Bern Butler was born and raised in Shantalla in Galway City. She is a writer of prose and poetry, has been short and long-listed in several national competitions and published in ‘Force 10,’ and ‘The Grey Castle,’ (Ed. By Dermot Healy) and in The Ropes Anthology (2013). She has been short-listed in Listowel’s single poem competition 2012 and twice long-listed in the Fish Poetry competition. She has an extensive background in Education, specifically Prison Education.  She is currently studying on the MA in Writing programme in NUIG.

From Diary of a Prison Teacher

1995 Wheatfield Prison

There is a film crew and cast assembling in the prison yard during lunch time. There’s a group of about fifty people out there starting to film a scene for an episode of the crime-drama series Prime Suspect. All the real-life inmates are locked-up in their cells which overlook the yard in two-storey landings, surrounding the square yard on three sides. In the yard, real-life prison officers are acting as prisoners and are dressed in tee-shirts and track-suit bottoms. One of them is playfully punching another in the arm. Another is jogging on the spot. A third is imitating a prisoner in a drugged-out haze.

‘What’s the bleedin’ story?’ he says staggering around.

I am watching from a second-floor window on the prison school corridor. The window is roughly the same size and shape as skinny windows in medieval castles, except its frame is cold steel and the glass is triply reinforced. After the necessary preparations of the toy-sized crew and actors in the yard are complete, a sudden silence descends. Everybody freezes into place. A crow caws. The tiny director raises her hand and lets it drop.


At that moment, a raucous chorus of yells breaks out from the cells surrounding the set. It is a loud jarring cacophony of male voices joined together in devilish purpose. The noise continues at a loud volume for a minute or two then disintegrates, until lone garrulous voices come to be discerned separately from the group.

 ‘Shower of useless cunts.’

‘Up Clondalkin!’

‘Couldn’t do your whack!’

Then these voices begin to trail off too. All the little people in the yard are looking around them. They are looking to the director to tell them what to do. The officers-dressed-as-prisoners are shaking fists at the windows. The director stands with her hands on her hips.  

When the yelling has stopped, and the yard is quiet again, she looks around cautiously. She directs the man with the clap-board to take up his place in front of the camera.  The actors take up position. Everybody is waiting in the silence.

‘Action,’ she shouts quickly. Again, the yelling breaks out from the cell blocks, louder this time. There is muffled banging mixed in with the shouts, like chairs are being danced up and down. Pipes in the cells are being hammered. There is loud whistling and crude name calling. Collectively, the effect is like a riotous meditative chant.

The director hangs her head. The crew and actors stand helplessly looking at her.  One of the cameramen walks over to her and starts gesturing. She swivels on her hips and looks up to the cell-blocks. Her check shirt is caught by a breeze. She runs a hand through her hair.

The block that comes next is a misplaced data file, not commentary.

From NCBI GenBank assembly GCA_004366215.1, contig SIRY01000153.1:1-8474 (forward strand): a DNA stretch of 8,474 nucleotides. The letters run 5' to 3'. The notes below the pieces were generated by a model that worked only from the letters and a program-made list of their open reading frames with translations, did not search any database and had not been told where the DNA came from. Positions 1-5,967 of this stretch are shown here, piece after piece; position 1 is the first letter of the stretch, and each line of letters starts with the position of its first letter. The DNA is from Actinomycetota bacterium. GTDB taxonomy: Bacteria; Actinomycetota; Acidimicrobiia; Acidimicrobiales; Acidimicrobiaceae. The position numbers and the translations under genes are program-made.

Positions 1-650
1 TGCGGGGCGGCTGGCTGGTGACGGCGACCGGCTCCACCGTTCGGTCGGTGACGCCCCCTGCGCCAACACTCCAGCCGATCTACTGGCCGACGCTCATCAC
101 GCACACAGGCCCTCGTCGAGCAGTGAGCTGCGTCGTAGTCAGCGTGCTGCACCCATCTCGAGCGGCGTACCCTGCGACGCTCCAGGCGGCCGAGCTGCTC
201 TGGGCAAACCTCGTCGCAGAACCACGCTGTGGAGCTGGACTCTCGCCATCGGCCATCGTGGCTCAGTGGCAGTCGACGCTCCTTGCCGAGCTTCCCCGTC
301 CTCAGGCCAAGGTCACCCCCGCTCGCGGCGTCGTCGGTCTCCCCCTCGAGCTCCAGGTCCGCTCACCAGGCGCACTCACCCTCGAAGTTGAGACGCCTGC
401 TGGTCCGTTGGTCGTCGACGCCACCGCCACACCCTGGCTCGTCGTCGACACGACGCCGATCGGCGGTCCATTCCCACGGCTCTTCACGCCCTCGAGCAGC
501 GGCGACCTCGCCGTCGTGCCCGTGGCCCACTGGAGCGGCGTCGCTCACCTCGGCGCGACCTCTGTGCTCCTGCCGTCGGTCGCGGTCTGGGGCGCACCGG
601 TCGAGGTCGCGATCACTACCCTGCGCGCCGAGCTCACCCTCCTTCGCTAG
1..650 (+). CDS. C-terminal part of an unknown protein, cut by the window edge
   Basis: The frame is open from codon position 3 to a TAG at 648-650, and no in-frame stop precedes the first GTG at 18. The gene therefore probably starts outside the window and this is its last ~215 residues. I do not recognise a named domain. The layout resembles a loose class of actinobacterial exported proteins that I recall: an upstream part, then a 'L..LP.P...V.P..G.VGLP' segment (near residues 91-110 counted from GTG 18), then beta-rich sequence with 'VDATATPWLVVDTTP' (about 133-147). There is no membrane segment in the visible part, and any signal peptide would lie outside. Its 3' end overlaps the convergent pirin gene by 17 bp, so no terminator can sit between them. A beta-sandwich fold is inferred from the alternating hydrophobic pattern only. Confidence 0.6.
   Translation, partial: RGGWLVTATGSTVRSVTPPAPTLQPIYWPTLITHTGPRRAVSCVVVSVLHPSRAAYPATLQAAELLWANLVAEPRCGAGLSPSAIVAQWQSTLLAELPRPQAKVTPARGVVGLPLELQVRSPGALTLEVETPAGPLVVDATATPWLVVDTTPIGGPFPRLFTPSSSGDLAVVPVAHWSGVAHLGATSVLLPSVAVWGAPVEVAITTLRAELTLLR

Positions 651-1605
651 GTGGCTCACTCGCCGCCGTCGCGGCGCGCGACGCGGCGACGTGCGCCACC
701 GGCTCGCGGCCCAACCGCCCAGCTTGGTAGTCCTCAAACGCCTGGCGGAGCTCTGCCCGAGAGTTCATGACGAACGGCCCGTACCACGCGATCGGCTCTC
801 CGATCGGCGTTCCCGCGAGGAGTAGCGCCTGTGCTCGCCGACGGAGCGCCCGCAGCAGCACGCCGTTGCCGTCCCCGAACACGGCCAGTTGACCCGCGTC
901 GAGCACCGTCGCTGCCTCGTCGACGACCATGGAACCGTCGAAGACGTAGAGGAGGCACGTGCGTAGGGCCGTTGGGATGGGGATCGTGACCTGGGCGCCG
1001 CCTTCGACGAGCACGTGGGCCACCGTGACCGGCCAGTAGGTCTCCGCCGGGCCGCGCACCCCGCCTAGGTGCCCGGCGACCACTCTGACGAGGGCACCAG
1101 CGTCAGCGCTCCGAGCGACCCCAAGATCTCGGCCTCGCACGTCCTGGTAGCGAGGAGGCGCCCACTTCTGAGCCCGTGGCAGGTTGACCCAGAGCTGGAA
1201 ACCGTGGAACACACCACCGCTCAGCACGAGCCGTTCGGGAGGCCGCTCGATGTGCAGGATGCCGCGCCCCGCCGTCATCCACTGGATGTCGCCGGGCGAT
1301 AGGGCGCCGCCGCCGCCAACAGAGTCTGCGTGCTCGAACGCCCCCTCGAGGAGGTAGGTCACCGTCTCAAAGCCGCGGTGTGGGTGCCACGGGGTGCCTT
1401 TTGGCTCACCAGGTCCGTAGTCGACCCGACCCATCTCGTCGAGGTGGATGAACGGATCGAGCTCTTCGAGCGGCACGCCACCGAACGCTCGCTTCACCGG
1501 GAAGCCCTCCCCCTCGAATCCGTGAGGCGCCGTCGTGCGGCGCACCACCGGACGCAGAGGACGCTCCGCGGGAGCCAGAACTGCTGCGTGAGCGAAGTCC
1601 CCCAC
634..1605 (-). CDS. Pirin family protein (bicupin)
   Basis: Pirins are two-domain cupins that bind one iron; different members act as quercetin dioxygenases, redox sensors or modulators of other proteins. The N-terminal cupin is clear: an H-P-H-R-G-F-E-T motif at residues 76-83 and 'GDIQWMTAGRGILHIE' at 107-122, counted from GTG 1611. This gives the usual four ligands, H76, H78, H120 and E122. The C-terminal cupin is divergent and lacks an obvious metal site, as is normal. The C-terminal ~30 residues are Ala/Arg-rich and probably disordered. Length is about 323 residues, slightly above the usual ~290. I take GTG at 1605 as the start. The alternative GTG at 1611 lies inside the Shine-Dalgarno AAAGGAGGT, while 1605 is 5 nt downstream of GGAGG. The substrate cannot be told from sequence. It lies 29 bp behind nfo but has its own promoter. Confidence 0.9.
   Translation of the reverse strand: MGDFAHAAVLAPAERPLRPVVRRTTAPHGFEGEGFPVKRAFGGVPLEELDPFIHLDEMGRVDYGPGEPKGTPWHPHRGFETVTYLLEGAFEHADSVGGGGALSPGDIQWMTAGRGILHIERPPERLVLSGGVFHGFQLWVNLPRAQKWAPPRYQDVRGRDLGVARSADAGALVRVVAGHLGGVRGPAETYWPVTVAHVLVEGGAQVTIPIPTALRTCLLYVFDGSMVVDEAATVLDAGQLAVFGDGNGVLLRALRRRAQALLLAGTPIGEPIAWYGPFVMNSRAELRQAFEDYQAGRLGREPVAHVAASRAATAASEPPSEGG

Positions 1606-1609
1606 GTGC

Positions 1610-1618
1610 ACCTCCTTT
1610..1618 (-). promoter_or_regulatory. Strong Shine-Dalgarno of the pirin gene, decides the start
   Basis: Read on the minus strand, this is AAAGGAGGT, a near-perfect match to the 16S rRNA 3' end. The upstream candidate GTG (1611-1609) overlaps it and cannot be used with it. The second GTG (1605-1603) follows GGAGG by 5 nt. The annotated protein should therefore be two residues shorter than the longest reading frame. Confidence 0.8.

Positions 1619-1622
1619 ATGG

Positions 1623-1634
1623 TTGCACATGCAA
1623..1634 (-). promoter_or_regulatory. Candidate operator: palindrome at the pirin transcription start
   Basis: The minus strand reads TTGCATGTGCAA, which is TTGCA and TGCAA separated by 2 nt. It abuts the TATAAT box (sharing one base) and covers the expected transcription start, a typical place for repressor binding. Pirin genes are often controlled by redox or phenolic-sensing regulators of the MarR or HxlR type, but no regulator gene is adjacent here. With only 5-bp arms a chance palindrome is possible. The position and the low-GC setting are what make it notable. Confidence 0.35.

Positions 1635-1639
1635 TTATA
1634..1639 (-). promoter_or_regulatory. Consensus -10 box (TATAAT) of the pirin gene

Quietly, one of the wire-meshed gates into the yard opens and a tall man in full uniform and peaked hat strides across the yard. He is followed by an entourage of six uniformed prison officers. It’s the Three-Bar, the top chief of the prison. As he crosses the yard the shouting from the cells diminishes and trails off to a whimper. A single voice rings out –

‘Fuck the system!’ Then there is silence again. 

The Chief and the director converse for a few minutes.  The Chief takes a stern look around the prison wings where all is now quiet. He shakes hands with the director and he walks off with the officers, to stand at the side of the yard. The camera man goes back behind his camera. The actors take position one more time.

La Plante raises her hand and drops it. Nobody moves. They are all turned looking at the cell-blocks. One of the actors, like a toy soldier points to a cell window on the second landing.

A full plastic two-litre bottle of Coca-Cola is swinging from a string, tied to the window, like a laden noose from a tree. There is an attempt being made to swing the bottle across to an inmate two cells up. Everybody looks up, including the Three-bar and his entourage, who must crane their necks and stand back a few steps. The bottle is hanging just above their heads. A hand reaches out and reels the bottle in with the string. Then the bottle is swung hard across and a hand two cells up reaches out to catch it – but misses.  The bottle swings back in its pendulum swing.

Below in the yard all remains quiet.

The mystery thrower launches the Coke bottle off at great force again, but a second time the other misses catching it. They try again. Another miss. As the bottle swings back to its original owner, there is a loud ‘Awww,’ from the cast and crew in the yard, sounding like the cry from a Wimbledon audience when the ball hits the net. The bottle comes swinging back followed by all eyes in the yard. It is grabbed and sent off – but misses again. There is a loud ‘Awww,’ once more. Again, the bottle is propelled off.  This time, the catcher catches a hold of it by grasping the string roughly.

‘I got it Simo,’ he yells.

A loud cheer emanates from the crew in the yard and everybody starts to clap

‘Nice one,’ says a voice from the window.

Everybody laughs and looks at Linda LaPlante who is smiling. She gathers her shirt around herself and looks to the camera man. He lowers his eye to the camera lens then raises his hand in acknowledgment. The man with the open clap-board leans forward. LaPlante takes a few steps backward. She looks directly at the assembled cast and crew.  She raises her hand.

For The Galway Review 7, (Printed Edition)